Arafat, Hussein Start Second Day of Crucial Talks
Jan. 27, 1986
AMMAN, Jordan (AP) _ King Hussein and PLO Chairman Yasser Arafat are holding their most important talks in a year, discussing a new formula that might overcome some U.S. objections to dealing with the PLO, a Palestinian source said Monday.
The highly placed source said the formula would build on the year-old Hussein-Arafat agreement to offer peace to Israel and create a Palestinian state confederated with Jordan. He made his remarks on condition of anonymity in a briefing with four reporters.
Arafat met Jordanian Prime Minister Zaid Rifai on Monday to follow up two meetings the previous day with Hussein, and the source said the ''decisive'' PLO-Jordanian meetings would continue until Saturday.
Egyptian President Hosni Mubarak said last month that the Palestine Liberation Organization risked being shut out of the peace process if it did not accept U.N. Security Council Resolution 242, which calls for peace guarantees in return for Israeli withdrawal from land captured in the 1967 Mideast war.
Mubarak, who has cooperated with Hussein in his peace drive, said the deadline for acceptance was Jan. 27.
Hussein also sought support for peace moves from Syria, a bitter foe of Arafat, but little indication has emerged that Syria would go along.
The United States, a major figure in any proposed peace conference, refuses to deal with the PLO until it endorses 242 and explicitly accepts Israel's right to exist. The PLO rejects 242 because it does not mention Palestinian rights to a state.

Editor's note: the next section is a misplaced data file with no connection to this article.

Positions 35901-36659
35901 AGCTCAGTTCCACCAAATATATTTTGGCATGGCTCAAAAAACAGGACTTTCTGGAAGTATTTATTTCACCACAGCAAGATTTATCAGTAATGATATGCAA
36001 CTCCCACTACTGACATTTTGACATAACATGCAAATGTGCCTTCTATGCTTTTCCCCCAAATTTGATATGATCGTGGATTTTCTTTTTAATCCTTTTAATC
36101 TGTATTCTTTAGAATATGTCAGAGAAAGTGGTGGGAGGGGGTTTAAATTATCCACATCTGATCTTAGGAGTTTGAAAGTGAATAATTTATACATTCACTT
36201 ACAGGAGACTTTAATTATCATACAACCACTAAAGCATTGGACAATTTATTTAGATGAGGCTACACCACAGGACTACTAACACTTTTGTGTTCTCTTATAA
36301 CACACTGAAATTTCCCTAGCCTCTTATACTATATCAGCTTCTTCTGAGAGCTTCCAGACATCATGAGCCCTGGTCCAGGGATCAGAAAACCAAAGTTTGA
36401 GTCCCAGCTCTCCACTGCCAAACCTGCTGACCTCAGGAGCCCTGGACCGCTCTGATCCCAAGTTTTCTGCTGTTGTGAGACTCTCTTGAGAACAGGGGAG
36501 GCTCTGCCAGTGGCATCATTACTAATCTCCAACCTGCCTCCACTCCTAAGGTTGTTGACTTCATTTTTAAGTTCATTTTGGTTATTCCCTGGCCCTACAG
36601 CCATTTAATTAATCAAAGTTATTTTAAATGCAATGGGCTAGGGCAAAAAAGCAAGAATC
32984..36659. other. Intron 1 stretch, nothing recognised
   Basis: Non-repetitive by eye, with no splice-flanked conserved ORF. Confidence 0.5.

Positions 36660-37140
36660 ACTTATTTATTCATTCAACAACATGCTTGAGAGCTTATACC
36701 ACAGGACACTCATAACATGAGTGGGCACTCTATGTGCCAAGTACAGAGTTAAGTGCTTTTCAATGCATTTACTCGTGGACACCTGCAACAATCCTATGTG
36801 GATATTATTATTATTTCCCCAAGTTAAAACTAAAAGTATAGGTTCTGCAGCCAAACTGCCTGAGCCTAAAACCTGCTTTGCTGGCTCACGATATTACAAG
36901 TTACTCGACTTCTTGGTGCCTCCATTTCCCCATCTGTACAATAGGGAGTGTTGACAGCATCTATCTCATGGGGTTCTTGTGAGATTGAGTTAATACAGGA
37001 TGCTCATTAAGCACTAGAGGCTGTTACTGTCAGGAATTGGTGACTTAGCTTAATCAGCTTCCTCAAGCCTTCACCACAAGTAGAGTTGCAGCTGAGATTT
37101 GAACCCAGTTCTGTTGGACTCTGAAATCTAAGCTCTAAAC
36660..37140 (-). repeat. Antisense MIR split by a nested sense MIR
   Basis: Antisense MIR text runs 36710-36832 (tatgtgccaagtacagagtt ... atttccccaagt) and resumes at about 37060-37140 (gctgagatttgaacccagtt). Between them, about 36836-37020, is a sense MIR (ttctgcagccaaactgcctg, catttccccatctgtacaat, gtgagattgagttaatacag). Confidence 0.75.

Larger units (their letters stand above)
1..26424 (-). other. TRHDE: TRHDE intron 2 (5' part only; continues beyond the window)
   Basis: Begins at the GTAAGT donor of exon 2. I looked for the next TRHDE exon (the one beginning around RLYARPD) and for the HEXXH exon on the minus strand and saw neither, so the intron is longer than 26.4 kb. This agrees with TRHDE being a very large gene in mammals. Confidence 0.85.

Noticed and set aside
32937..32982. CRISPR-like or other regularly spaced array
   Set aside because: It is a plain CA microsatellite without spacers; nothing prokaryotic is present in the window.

The PLO source said the discussions involved a formula that would incorporate 242 while insisting on Palestinian rights to self-determination.
He said the PLO would not accept 242 itself until the United States recognized a Palestinian right to self-determination within a Jordanian- Palestin ian confederation. The Hussein-Arafat pact already echoes the ''land-for- peace'' aspect of Resolution 242, and PLO officials have repeatedly said they accept 242 as part of a package with other U.N. measures that mention Palestinian rights.
The United States opposes a full Palestinian state and supports self- government in association with Jordan.
The source said the Hussein-Arafat talks here were their most important since their Feb. 11 agreement. But he insisted the new formula would not reject or amend that pact.
The agreement has been frustrated in part by disputes over who should represent Palestinians and over the form of an international conference for peace talks.
Both Israel and Jordan are operating under time pressure. Under a coalition government agreement, Israeli Prime Minister Shimon Peres is due to swap jobs in October with Foreign Minister Yitzhak Shamir, who opposes territorial concessions to the Arabs.
A $1.9-billion arms deal long sought by Hussein is blocked in the U.S. Congress until Hussein negotiates directly with Israel.
U.S. Assistant Secretary of State Richard Murphy met saparately in London last week with Hussein and Peres in an effort to reduce differences.
Murphy's assistant, Roscoe Suddarth, and U.S. Mideast peace envoy Wat Cluverius met with Jordanian officials on Sunday. Both left Amman on Monday.